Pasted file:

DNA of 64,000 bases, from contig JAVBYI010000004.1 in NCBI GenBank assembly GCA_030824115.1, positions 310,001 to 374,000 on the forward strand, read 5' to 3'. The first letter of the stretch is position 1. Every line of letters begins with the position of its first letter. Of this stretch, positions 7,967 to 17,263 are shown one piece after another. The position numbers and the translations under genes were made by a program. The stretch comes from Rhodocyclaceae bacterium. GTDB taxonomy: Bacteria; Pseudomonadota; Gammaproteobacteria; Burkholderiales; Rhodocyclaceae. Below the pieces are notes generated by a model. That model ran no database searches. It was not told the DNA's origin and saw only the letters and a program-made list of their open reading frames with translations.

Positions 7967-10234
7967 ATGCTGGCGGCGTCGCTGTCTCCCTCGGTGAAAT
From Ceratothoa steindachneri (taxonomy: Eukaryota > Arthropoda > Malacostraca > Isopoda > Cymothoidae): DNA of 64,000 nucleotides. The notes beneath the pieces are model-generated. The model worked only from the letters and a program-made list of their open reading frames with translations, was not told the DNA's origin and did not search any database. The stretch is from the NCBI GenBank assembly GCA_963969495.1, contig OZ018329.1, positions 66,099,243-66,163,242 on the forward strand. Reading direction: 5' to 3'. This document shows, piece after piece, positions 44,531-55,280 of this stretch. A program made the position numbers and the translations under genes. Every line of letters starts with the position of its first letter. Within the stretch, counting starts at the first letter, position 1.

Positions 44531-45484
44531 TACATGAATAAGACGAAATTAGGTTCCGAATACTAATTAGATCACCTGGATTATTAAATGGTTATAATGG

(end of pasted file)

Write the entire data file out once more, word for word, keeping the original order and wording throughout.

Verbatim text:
DNA of 64,000 bases, from contig JAVBYI010000004.1 in NCBI GenBank assembly GCA_030824115.1, positions 310,001 to 374,000 on the forward strand, read 5' to 3'. The first letter of the stretch is position 1. Every line of letters begins with the position of its first letter. Of this stretch, positions 7,967 to 17,263 are shown one piece after another. The position numbers and the translations under genes were made by a program. The stretch comes from Rhodocyclaceae bacterium. GTDB taxonomy: Bacteria; Pseudomonadota; Gammaproteobacteria; Burkholderiales; Rhodocyclaceae. Below the pieces are notes generated by a model. That model ran no database searches. It was not told the DNA's origin and saw only the letters and a program-made list of their open reading frames with translations.

Positions 7967-10234
7967 ATGCTGGCGGCGTCGCTGTCTCCCTCGGTGAAAT
From Ceratothoa steindachneri (taxonomy: Eukaryota > Arthropoda > Malacostraca > Isopoda > Cymothoidae): DNA of 64,000 nucleotides. The notes beneath the pieces are model-generated. The model worked only from the letters and a program-made list of their open reading frames with translations, was not told the DNA's origin and did not search any database. The stretch is from the NCBI GenBank assembly GCA_963969495.1, contig OZ018329.1, positions 66,099,243-66,163,242 on the forward strand. Reading direction: 5' to 3'. This document shows, piece after piece, positions 44,531-55,280 of this stretch. A program made the position numbers and the translations under genes. Every line of letters starts with the position of its first letter. Within the stretch, counting starts at the first letter, position 1.

Positions 44531-45484
44531 TACATGAATAAGACGAAATTAGGTTCCGAATACTAATTAGATCACCTGGATTATTAAATGGTTATAATGG